“July 13, 2012 / Ninth Circuit Public Information Office – The Ninth Circuit will reschedule its 2013 Circuit Conference to 2014 in Monterey, California. The postponement responds to the current budget constraints facing the federal judiciary and the federal government in general. The decision was reached earlier this week after consultation with the host hotel in Monterey, the Hyatt Regency.

“We firmly believe in the importance of the Conference in educating the federal bench and bar and in advancing governance of the Circuit. But we also recognize the need to conserve financial resources during the present fiscal crisis,” said Cathy A. Catterson, Circuit and Court of Appeals Executive. “We think this approach will meet both goals.”

The Ninth Circuit Judicial Conference has been held annually since 1944. Conferees include federal judges, lawyers, court staff, academics and government officials. The event provides a rich educational program and the opportunity to hold numerous business meetings.”

And Zumba, always with the Zumba. No matter, all this might be canceled:

“Saturday, August 11
12:00 p.m. – Conference Registration desk opens

Sunday, August 12
5:30 a.m. – 11:30 a.m. – Sport Fishing
12:00 p.m. – Golf Tournament

Monday, August 13
9:00 a.m. – Yoga
9:00 a.m. – Surfing Lessons
9:00 a.m. – Stand-up Paddle Board Lessons
12:00 p.m. – Welcome Luncheon & Book Review for Spouses & Guests
2:00 p.m. – Zumba
4:30 p.m. – Opening Program
6:00 p.m. – No-host Cocktail Reception
7:00 p.m. – Maui Dine Around

Tuesday, August 14
9:00 a.m. – Yoga
9:00 a.m. – Surfing Lessons
9:00 a.m. – Stand-up Paddle Board Lessons
1:00 p.m. – Tennis Tournament
2:00 p.m. – Floral Design Workshop (includes flowers & supplies)
7:00 p.m. – District Dinners

Wednesday, August 15
9:00 a.m. – Yoga
9:00 a.m. – Surfing Lessons
9:00 a.m. – Stand-up Paddle Board Lessons
9:00 a.m. – 4:00 p.m. – Day Trip and Tour of Upcountry Maui
11:00 a.m. – 3:00 p.m. – Gemini Catamaran Snorkel Trip (includes gear & lunch)
2:45 p.m. – A special treat! Ice Cream Social
6:00 p.m. – The Aloha Experience

Thursday, August 16
9:00 a.m. – Yoga
9:00 a.m. – Stand-up Paddle Board Lessons”

OMG, TMI TMI!

Aloha.

OMG, Your Best Way to Spend $125: 2012 Farallon Island Whale Watching Season Starts May 26th!

Tuesday, May 8th, 2012

Check it, our very own Oceanic Society is kicking off annual Farallon Island whale watching season on May 26, 2012.

All the deets:

WHALE WATCH/NATURE CRUISES TO FARALLON ISLANDS BEGIN MAY 26 
 
San Francisco, California – Oceanic Society’s educational day long boat trips to the Farallon Islands, just 27 miles west of San Francisco, will operate May 26 through November 25, with departures available from San Francisco and Sausalito. 
 
Blue whales (the largest animal to have ever lived on earth), Humpback whales, Pacific white-sided dolphins, Harbor porpoises, Risso’s dolphins and Northern right whale dolphins all may be encountered during the whale-watch cruises to the islands and the nearby continental shelf.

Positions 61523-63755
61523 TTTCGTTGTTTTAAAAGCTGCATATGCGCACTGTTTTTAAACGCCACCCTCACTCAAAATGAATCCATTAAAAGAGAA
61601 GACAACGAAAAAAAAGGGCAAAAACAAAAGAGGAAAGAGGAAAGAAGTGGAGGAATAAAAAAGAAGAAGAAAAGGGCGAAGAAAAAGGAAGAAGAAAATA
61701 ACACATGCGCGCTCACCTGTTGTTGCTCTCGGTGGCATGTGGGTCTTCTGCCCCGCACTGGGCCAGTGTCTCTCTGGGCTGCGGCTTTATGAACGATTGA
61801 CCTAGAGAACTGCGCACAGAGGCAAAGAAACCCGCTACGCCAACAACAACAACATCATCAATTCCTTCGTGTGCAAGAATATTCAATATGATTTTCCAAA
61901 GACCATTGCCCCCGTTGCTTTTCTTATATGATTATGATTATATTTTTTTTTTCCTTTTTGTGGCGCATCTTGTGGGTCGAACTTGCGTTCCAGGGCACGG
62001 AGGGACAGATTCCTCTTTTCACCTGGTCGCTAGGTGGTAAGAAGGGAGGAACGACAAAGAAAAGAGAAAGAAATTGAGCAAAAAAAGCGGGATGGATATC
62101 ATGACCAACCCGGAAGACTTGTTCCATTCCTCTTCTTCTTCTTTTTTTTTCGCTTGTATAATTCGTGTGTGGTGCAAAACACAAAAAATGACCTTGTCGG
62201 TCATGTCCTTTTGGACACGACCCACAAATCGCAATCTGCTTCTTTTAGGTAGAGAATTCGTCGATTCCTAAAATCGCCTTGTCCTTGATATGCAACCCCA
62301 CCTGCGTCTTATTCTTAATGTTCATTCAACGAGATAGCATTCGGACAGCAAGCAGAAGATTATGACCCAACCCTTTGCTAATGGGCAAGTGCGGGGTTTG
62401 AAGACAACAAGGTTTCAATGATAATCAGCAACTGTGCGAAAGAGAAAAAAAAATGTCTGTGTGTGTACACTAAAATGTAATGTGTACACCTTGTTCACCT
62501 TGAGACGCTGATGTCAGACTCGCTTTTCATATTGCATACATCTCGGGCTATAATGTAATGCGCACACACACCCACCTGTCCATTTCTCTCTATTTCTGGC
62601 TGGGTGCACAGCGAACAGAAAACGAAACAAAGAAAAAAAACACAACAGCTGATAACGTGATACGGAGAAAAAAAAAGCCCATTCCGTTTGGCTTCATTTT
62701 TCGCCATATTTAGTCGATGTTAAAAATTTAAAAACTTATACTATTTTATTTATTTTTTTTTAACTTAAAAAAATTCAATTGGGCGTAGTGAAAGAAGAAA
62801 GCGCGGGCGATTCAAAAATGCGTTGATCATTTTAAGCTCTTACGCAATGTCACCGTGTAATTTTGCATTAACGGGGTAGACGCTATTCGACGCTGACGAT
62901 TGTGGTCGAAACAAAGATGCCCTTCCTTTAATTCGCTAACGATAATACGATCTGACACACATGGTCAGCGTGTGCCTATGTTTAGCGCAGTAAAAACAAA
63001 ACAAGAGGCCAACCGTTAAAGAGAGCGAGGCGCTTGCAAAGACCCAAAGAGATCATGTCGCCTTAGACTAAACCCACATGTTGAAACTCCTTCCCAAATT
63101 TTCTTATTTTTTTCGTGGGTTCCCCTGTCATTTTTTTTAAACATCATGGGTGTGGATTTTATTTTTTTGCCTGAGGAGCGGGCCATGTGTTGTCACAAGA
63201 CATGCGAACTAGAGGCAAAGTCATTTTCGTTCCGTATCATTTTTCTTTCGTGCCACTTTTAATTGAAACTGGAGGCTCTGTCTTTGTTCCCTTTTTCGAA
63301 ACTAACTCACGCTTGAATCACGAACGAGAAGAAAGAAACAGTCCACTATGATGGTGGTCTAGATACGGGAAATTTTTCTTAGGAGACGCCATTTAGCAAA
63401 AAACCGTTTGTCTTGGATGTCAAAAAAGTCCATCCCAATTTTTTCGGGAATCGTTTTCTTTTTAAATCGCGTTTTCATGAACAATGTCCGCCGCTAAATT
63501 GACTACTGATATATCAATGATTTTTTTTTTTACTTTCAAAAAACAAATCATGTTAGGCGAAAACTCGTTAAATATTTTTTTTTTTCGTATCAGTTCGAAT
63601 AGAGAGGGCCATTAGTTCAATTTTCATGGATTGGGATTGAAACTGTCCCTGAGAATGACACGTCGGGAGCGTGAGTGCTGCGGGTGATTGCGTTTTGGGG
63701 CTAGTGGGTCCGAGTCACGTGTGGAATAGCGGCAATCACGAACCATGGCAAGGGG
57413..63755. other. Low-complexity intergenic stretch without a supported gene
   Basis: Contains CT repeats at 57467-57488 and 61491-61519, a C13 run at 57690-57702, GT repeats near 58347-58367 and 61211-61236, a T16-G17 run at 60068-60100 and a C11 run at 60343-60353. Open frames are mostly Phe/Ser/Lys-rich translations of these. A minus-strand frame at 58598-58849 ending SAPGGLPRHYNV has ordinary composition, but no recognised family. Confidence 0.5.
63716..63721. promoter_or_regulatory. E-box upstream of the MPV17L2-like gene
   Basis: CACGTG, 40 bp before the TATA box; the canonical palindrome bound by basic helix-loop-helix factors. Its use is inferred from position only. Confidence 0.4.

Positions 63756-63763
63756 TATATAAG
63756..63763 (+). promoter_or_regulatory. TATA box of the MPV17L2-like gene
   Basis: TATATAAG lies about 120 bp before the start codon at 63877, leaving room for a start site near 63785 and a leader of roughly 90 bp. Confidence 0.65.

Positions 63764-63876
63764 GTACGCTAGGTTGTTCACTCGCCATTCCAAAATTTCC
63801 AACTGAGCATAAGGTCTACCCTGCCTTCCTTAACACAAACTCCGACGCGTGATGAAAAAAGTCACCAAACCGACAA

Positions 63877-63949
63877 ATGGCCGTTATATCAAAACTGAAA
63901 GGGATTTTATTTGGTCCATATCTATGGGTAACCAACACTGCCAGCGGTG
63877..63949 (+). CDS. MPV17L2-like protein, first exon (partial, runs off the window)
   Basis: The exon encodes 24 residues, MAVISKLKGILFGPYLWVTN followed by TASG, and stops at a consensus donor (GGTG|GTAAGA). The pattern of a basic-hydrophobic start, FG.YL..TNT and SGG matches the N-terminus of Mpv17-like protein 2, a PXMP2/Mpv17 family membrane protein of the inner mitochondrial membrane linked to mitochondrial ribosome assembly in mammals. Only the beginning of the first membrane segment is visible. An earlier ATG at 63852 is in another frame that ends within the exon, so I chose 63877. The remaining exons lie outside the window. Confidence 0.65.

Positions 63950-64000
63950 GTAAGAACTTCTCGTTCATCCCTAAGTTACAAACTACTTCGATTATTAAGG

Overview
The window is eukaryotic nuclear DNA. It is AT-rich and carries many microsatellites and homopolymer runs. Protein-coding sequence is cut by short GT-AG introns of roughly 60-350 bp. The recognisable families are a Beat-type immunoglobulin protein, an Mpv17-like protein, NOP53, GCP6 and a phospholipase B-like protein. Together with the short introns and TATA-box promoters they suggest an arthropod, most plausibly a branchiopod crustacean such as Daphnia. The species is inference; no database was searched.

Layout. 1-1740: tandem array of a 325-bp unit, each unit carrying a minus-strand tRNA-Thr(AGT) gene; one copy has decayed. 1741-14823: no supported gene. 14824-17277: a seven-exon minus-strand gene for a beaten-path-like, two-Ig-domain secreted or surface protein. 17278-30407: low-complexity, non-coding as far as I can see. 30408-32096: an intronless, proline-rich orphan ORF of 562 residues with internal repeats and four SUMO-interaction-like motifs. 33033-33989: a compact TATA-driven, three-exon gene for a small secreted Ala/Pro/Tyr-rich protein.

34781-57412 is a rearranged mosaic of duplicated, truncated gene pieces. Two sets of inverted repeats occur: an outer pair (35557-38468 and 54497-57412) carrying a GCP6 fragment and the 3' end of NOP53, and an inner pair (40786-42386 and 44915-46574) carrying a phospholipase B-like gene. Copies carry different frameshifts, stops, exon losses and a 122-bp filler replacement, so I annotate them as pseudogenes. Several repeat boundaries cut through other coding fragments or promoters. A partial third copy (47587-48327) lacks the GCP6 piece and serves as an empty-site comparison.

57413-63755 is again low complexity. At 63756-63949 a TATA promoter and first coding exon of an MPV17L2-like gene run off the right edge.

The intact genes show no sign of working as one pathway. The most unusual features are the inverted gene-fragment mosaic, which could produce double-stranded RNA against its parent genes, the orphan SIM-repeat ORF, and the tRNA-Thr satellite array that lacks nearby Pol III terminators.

An exceptional wilderness area, the Farallon Islands National Wildlife Refuge is the largest seabird rookery in the eastern Pacific south of Alaska – including nesting Tufted puffins, Pigeon guillemots, Rhinoceros auklets, Common murres, Black oystercatchers and cormorants. The Islands are also a breeding haven and home to California sea lions, northern elephant seals, Steller sea lions, Harbor seals and fur seals. 
 
Though only scientists are permitted on the islands, the abundance of wildlife may be closely observed and photographed from aboard the Salty Lady, Oceanic Society’s 56-foot, Coast Guard-certified vessel. The boat holds 48 passengers. 
 
Experienced naturalists lead each excursion to help identify seabirds and locate whales and interpret their behavior. The naturalists also provide informal discussions on marine wildlife and on the history of the islands. Passengers also benefit from the presence of whale researchers from the Cascadia Research Collective, scientists who have studied these whales since the early 1990’s. 
 
Oceanic Society trips to the Farallon Islands depart Saturdays, Sundays and select Fridays from the Marina Green in San Francisco. Trips begin at 8 a.m. and last about eight hours.  Passengers also have the option of departing at 7:15 a.m. from the Sausalito Clipper Yacht Harbor. The minimum age is 10, and an adult must accompany children under 15.  Participants supply their own food and beverages. 
 
The fee is $125 per person, with special group rates available. The fee includes a copy of “The Farallon Islands: Past, Present, and Future,” a 42-minute DVD produced by the Oceanic Society in cooperation with the U.S. Fish and Wildlife Service. The DVD offers a behind-the-scenes glimpse of the natural and human history of the Farallon Islands and provides a virtual land tour of the islands. (Additional DVDs cost $15.)
 
Founded in 1969, the mission of the Oceanic Society is to protect marine wildlife and oceanic biodiversity through an integrated program of scientific research and environmental education. An official partner of the Farallon National Wildlife Refuge, Oceanic Society has offered educational whale-watch cruises since 1984 and is the only nonprofit organization that offers whale-watch trips year round in the Bay Area. 
 
Reservations for the Farallon Islands whale-watch trips are advised. Please call 415- 256-9941 or 800-326-7491 or register atwww.oceanicsociety.org. For recorded information on current wildlife sightings, call 415-258-8220.

Sea you there!